Help Desk FAQ

Debit cards


What is my financial liability if someone uses my debit card without my permission?

Your liability for unauthorized use of your ATM (automated teller machine) or debit card (ATM access plus the Visa or MasterCard logo, which allows you to make purchases anywhere Visa or MasterCard is accepted) depends on how quickly you report the loss or theft of your card. Under the Electronic Fund Transfer Act (EFTA), if you report your card missing before it’s used, the card issuer can’t hold you responsible for any unauthorized transactions. If the card is used before you report it missing, the amount of the unauthorized transactions you are held liable for depends on timing.

If you report the loss or theft within two business days of when you notice the card missing, your liability is limited to $50. If you don't report the loss within two business days, but you do report it within 60 days, your potential liability increases to $500. You could be responsible for all unauthorized activity if you fail to report an unauthorized card transaction that appears on your account statement within 60 days of that statement being mailed to you. That means you could, potentially, lose all the money in your account plus the unused portion of any overdraft protection line of credit you might have linked to the account.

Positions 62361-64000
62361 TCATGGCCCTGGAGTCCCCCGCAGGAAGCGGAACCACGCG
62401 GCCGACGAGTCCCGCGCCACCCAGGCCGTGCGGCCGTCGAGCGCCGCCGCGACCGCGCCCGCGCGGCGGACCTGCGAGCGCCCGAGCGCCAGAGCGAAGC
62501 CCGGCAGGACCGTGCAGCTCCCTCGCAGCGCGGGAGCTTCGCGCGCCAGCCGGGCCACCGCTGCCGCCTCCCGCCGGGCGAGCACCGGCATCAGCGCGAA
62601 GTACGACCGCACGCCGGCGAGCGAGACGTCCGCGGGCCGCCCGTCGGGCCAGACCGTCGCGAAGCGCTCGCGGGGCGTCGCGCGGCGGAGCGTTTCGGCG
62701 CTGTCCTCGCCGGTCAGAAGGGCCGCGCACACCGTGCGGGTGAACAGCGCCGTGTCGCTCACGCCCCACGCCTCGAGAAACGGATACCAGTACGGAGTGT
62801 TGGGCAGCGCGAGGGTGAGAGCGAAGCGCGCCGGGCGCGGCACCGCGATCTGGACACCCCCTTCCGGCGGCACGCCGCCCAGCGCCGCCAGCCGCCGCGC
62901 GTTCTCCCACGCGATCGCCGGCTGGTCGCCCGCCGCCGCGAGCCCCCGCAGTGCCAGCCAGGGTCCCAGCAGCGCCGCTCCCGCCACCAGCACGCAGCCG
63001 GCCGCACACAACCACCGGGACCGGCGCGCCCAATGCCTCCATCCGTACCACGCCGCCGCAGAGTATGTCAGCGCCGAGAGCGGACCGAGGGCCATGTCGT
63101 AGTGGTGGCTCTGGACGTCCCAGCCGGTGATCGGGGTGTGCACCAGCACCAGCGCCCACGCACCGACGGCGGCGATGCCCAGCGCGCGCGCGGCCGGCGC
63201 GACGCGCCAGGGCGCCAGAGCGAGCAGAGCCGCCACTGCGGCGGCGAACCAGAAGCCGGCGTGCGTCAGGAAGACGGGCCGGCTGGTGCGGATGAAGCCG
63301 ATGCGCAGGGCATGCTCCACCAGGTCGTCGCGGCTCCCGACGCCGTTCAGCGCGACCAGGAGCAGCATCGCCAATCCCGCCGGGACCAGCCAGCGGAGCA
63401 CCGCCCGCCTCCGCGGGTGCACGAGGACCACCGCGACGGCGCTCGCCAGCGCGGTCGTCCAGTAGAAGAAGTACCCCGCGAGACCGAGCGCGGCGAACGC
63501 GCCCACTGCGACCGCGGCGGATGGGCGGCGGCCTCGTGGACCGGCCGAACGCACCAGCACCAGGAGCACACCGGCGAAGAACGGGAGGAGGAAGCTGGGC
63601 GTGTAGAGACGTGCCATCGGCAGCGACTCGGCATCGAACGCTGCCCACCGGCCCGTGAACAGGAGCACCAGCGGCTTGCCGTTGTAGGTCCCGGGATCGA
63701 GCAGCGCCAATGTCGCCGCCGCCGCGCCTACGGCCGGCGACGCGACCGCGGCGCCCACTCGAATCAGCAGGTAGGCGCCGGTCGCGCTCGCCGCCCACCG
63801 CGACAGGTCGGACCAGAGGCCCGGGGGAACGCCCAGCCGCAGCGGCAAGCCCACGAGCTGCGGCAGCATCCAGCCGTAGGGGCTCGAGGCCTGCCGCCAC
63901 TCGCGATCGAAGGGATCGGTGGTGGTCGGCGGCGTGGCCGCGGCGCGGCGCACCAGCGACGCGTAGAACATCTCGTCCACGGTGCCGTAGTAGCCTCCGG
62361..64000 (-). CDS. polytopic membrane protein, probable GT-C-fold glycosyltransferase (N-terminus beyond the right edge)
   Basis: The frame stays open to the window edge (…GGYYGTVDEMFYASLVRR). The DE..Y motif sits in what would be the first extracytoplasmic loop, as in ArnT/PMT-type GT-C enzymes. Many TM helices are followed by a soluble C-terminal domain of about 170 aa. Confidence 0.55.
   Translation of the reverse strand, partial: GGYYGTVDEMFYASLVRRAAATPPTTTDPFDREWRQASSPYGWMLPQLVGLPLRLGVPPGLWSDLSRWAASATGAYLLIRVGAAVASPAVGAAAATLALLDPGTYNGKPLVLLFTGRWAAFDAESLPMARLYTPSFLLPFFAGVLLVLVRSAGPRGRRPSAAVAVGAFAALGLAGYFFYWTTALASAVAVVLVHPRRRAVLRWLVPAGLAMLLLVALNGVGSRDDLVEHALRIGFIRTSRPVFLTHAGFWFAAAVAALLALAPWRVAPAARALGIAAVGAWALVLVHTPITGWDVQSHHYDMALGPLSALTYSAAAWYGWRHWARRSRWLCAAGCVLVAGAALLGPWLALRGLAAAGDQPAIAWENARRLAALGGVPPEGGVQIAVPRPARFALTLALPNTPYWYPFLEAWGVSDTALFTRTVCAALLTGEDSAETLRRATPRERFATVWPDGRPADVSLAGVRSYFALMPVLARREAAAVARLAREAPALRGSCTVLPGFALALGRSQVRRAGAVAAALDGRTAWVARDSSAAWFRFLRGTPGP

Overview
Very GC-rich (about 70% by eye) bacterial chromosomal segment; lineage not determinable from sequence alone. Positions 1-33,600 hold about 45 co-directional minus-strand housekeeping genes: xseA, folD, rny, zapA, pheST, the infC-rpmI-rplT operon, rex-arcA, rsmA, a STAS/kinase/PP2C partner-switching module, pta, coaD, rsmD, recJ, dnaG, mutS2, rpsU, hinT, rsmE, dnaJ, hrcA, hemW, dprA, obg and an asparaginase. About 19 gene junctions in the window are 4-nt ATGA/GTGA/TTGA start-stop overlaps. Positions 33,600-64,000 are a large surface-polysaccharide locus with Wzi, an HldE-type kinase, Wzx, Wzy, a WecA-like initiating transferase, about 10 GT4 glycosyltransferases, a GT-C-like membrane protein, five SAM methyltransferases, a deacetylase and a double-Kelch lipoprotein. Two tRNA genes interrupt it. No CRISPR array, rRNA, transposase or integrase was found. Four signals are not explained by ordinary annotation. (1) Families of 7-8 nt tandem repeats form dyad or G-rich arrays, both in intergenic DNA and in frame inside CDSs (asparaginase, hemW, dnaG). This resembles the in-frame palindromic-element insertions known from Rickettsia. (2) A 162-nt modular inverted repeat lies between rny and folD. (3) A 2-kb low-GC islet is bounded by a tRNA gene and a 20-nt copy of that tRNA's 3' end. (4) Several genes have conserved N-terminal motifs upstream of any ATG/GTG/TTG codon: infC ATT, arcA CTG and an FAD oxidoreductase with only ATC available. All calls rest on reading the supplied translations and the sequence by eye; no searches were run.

In cases where an unauthorized transaction involves only your card number rather than the actual card, your liability is limited to any transactions that occur after 60 days following the mailing of your account statement containing the unauthorized use and before you report the loss.

To reduce your liability for unauthorized debit card transactions:

  • Review your checking account statement each month (or more frequently online).
  • Keep your PIN (personal identification number) secret.
  • Use a credit card when shopping online or if you have concerns about security. The Fair Credit Billing Act (FCBA) limits your liability for unauthorized use of your credit card to $50 (or nothing in the case of a stolen card number or a card issuer with a "zero liability" policy). Also, you don’t have the right to stop payment on a debit card transaction the way you do on a credit card transaction, and getting a refund can be difficult or impossible.



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